Amid news and YouTube videos of pro football fans burning the jerseys of protesting NFL players, an African-American writer from Brooklyn alleges these actions are the modern manifestations of lynching, hanging and burning of blacks. Matthew Allen, a music journalist and television producer, made his inflammatory claims today in a blog on The Root.
Incredibly, Allen claims, "The core of the rationale of jersey burning stems back to lynching" and adds:
It is an alarming tradition of overt dedication to sports team(s) that is dangerous and unhealthy. It is in fact the remnants of a more time honored ideal of carnivorous systemic erasure of black progress, whether to prevent the fiscal independence of other black athletes or to discourage the making of political statements on a globally observed platform. With the recent events involving Kaepernick, the U.S. President, the NFL at large and its fans, it’s time to have a real examination of how jersey burning is drawn from the same spirit that led whites to hunt, hang, burn and murder black people for centuries.
The prejudiced entitlement practiced by the burning party is because the black player challenged their beliefs, be they political or simply in the context of diminishing the power of their former team. To be fair, white athletes are not immune from having their jerseys burned too, but the ratio of black players to white team owners and fans calls to mind a similar ratio of black workers to white owners in the 18th and 19th centuries, don’t you think?
Allen writes that fire was used by racists of the past to "make the black man stay in his place." Fast-forwarding to the 21st century, he complains that the wealthy white owners of professional sports teams are accumulating massive wealth and power off the backs of their athletes' labor, "a majority of them black. Sound familiar?"
Colin Kaepernick is vilified by millions who believe he disrespected the country, Allen writes. Kevin Durant and LeBron James were vilified for the same reason: they refused to "stay in their place."
America did not invent the act of burning people, Allen admits, but then says, "Americans were simply the latest to incorporate the act of combustible retribution." He blames these hideous crimes of the past on the religious and the more recent on modern-day selective breeders and "sharecroppers":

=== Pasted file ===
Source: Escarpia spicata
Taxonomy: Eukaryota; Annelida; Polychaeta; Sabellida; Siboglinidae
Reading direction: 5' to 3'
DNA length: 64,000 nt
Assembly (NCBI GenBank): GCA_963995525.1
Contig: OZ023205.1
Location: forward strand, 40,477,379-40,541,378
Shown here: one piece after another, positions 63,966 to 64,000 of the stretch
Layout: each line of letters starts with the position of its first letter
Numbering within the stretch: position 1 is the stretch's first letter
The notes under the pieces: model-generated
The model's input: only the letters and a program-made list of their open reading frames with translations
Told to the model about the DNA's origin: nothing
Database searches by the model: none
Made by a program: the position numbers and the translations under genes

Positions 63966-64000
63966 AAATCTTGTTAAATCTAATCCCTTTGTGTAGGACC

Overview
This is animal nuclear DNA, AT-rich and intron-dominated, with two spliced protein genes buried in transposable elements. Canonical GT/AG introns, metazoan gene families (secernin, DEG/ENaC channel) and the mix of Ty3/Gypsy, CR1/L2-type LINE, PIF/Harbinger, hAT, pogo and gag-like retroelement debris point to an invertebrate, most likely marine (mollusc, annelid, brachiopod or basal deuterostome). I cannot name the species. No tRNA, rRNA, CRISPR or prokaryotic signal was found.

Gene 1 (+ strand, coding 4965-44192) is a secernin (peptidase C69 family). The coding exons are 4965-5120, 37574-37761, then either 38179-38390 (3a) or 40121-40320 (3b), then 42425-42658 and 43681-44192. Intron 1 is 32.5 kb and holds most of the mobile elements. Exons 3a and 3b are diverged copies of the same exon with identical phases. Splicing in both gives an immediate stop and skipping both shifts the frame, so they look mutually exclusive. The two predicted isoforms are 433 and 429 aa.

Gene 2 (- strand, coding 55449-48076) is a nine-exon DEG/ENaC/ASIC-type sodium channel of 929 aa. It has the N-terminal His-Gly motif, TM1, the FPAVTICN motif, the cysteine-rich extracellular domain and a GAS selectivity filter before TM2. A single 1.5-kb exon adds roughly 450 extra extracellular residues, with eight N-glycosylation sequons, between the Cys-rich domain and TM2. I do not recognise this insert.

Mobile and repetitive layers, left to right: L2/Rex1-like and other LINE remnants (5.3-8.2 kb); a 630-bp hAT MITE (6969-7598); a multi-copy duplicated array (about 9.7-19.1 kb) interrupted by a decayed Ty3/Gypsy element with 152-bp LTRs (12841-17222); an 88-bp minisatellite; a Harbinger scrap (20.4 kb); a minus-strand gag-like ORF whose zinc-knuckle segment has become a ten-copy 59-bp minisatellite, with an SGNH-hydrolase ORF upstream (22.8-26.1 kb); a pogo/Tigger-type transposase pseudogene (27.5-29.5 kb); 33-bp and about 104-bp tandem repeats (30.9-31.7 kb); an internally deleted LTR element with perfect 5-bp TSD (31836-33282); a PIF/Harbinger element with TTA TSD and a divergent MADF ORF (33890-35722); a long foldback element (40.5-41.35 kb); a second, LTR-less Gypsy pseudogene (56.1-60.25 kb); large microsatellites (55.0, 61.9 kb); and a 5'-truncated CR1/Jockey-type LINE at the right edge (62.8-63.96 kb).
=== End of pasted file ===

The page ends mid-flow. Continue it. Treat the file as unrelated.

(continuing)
From slavery to reconstruction to Jim Crow, setting black men and women on fire was justified by seemingly virtuous ideals of spiritual and religious loyalty, preached through law and regulation. As the country grew more civilized through the Civil Rights movement of the 1960s, lynchings decreased. However, the mindset that legitimized burning men was only dormant, and manifested itself in other ways: the systemic disenfranchisement of black people in housing, education, employment and substance abuse.
As professional sports integrated African Americans, an opportunity to reintroduce tactics of slave breeding and labor by white owners was carried out via sports drafts, combines and deceptively disproportionate salaries; yes, these athletes make millions, but it’s peanuts compared to the hundreds of billions the owners get. Think of it as modern day sharecropping.
Recently, the President of the United States ignited a firestorm regarding black athletes that only served as proof that the volatile mindset of black burning is, unfortunately, still quite valid.
Allen accused former congressman Joe Walsh who, through a tweet, of expressing the view that black athletes and celebrity protesters are "nothing more than ungrateful black multi-millionaires. This belief that these men are privileged to make lots of money and need not criticize the country is a carry-over from slave masters and overseers who believed that they allowed whatever provisions their slaves enjoyed and should consider themselves lucky."
The Missouri bar owner who taped the jerseys of Kaepernick and Oakland Raider Marshawn Lynch near his front door "provides scary confirmation that the disdain of Kap’s protest is so profound, it has conjured up a white citizen who affirms violence—whether fantastical hyperbole or inappropriate tongue-in-cheek—against a black citizen."
Allen, the senationalist, unloaded the rest of his venom by claiming white behavior "speaks volumes about how the wishes and plight of the black American has been ignored by white America in lieu of maintaining a misplaced sense of patriotism through a red, white and blue piece of cloth and a 203-year-old song. It does not matter if fans are only burning jerseys genuinely due to their love of sports and their team and not because they harbor bigoted views towards black people. The very ideal of violent prejudice exists subliminally within the act, like an airborne virus. To acknowledge the parallels will be the only way to begin to douse the flame. And we cannot be satisfied, otherwise the embers will ignite again slowly."